When Nancy Cowan and her co-workers at Deering Town Hall stumbled upon a cache of old documents earlier this winter, it didn’t take long for an idea to form inside Cowan’s head: Use a bit of history to preserve a bit more.

For years, Cowan, the town clerk and tax collector, has dreamed of digitizing and indexing hundreds of historic town records – everything from 19th-century liquor licenses to a 1793 handwritten warrant article – but money to fund the project has always fallen short.

“It’s here, and we’re fortunate to have it,” she said. “But we can’t use it, we can’t learn from it, we can’t enjoy it until we have it recorded in a safe preservation style.”

Cowan could have asked to have the project funded through a warrant item at this year’s town meeting, but she didn’t want to impose on residents, who are already being asked to fund a $750,000 road pavement project.

So this winter, when Cowan, her deputy, Sarah Gladu, and assistant, Carol Baker, were cleaning out the town’s archive room and came upon boxes of old documents of which the town already possessed copies, Cowan thought, “Why not hawk the duplicates and use the proceeds to fund the preservation project?” She approached the board of selectmen with the plan last month and received quick approval. She formed a committee with Gladu and Baker, and welcomed others to join. She also called the secretary of state’s office to ensure she wasn’t violating any rules, and she got approval on condition that she send the state two copies of the 1906 gubernatorial ballots now up for grabs.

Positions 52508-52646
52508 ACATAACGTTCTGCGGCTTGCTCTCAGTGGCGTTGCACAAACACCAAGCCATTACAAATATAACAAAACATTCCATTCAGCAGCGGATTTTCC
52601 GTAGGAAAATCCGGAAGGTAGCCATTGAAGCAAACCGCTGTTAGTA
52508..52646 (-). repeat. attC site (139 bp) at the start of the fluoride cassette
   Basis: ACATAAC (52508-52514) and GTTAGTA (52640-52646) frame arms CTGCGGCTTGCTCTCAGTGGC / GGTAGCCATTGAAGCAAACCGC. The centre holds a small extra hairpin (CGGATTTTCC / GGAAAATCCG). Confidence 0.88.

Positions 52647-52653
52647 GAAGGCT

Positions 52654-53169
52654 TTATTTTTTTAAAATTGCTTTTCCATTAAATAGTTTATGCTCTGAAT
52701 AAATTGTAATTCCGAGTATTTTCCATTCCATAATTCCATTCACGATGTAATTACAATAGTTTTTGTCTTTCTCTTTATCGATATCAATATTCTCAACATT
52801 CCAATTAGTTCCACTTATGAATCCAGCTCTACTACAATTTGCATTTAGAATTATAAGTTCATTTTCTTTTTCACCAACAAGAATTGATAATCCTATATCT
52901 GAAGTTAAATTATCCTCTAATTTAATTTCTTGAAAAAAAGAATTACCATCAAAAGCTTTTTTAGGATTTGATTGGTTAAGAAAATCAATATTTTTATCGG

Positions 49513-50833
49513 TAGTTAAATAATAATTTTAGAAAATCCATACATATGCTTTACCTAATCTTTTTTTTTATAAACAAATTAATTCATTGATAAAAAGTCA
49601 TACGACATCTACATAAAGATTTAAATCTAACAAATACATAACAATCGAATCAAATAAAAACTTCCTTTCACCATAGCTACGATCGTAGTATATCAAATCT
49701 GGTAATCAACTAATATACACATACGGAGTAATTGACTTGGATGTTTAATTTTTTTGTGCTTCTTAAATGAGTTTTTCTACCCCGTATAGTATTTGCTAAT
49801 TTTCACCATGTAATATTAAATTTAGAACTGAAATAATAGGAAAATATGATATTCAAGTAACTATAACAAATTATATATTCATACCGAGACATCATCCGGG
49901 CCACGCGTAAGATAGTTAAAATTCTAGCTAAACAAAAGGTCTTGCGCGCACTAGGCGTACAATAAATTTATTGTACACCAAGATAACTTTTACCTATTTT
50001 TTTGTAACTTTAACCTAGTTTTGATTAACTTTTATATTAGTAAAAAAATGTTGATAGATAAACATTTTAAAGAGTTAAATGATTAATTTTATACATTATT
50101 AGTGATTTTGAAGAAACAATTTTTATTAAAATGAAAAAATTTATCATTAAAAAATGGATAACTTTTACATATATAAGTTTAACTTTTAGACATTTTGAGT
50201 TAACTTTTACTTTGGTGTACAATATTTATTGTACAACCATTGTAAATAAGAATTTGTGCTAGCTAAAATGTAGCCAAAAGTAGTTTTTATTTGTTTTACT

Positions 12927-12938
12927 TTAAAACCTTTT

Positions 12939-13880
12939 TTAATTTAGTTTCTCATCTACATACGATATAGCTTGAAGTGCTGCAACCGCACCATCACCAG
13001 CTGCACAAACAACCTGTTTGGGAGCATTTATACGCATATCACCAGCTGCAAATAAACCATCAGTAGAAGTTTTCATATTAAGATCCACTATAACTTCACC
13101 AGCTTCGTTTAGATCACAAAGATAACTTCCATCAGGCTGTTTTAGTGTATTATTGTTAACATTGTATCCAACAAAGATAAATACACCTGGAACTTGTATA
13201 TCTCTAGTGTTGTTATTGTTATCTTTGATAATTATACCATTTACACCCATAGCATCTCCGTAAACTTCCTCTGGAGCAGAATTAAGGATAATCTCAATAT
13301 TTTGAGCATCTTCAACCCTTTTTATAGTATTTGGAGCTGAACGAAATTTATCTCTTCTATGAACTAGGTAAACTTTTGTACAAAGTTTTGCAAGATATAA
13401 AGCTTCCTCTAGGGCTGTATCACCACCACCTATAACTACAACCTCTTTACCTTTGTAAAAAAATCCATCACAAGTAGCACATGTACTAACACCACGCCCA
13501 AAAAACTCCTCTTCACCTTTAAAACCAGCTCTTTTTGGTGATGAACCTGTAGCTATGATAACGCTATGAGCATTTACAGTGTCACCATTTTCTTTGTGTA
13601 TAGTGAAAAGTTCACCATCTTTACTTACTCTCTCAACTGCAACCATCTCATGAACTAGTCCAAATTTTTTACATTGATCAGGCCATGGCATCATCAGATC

Today, Cowan’s office is a mess of boxes containing items for sale – vehicle blue books from the 1970s, town reports from 1908, unmarked presidential ballots from 1892 (the year Grover Cleveland, a Democrat who had been unseated as president in 1888 by Benjamin Harrison, rebounded and beat Harrison).

The documents might not hold much value to anyone unfamiliar with Deering, but for those who live in the area or have historic family ties to the town, there will undoubtedly be genealogical and sentimental value, Cowan said. She grabbed an old town record and began flipping through a section containing birth, marriage and death notices.